Yes, it has taken some time, but I have learned to appreciate different kinds of boats than my own. Call it an epiphany, a movement toward inclusiveness. Why not? Then I looked inside and recognized the owner! Wow. You think you know a guy and then he goes and buys a power boat.
I have come to realize that a number of people who are “of an age” are selling their sailboats and buying power boats of one kind or another. They can’t imagine not being able to spend time on the water, and so they are giving up their sailboats and buying alternatives. I will be writing about them in future articles. In other words, next month I’ll write about people I know who have gone over to THE DARK SIDE. Wait for it.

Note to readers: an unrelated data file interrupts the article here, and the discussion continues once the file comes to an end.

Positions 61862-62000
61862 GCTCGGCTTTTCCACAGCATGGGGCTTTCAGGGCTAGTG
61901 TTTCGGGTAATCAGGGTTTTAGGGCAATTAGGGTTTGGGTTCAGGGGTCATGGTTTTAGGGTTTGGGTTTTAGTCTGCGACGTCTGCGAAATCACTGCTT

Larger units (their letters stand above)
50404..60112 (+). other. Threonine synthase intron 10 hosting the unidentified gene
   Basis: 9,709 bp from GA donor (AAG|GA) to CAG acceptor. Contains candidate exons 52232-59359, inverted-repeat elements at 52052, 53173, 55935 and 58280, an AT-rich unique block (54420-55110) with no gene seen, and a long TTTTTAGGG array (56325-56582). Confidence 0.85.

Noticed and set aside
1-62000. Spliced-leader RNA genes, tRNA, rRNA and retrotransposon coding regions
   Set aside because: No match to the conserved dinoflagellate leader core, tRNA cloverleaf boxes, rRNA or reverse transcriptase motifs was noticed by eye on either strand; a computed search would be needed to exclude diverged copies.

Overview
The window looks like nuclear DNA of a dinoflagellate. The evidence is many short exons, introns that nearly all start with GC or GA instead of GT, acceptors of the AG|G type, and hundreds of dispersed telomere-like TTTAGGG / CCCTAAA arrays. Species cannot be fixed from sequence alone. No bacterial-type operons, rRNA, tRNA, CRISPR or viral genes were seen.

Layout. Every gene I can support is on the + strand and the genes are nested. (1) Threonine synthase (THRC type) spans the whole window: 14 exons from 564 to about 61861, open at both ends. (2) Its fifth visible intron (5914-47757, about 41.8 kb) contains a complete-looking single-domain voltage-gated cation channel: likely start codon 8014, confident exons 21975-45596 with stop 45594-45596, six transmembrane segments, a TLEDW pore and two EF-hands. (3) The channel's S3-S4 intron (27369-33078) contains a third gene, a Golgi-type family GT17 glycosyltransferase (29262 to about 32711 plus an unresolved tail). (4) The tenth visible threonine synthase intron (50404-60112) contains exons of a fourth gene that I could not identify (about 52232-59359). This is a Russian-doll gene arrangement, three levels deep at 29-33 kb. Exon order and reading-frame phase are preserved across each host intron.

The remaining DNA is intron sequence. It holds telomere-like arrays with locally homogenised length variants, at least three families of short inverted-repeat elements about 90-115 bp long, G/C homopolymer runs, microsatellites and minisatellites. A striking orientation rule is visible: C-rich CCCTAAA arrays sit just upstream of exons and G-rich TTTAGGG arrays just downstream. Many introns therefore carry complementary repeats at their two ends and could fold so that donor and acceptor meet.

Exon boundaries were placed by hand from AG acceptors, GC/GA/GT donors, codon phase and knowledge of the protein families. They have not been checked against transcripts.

Enjoy your time on the water and write to tell me about your own boating experiences. Thank you for reading. I can be reached at email@example.com and let’s all be careful out there.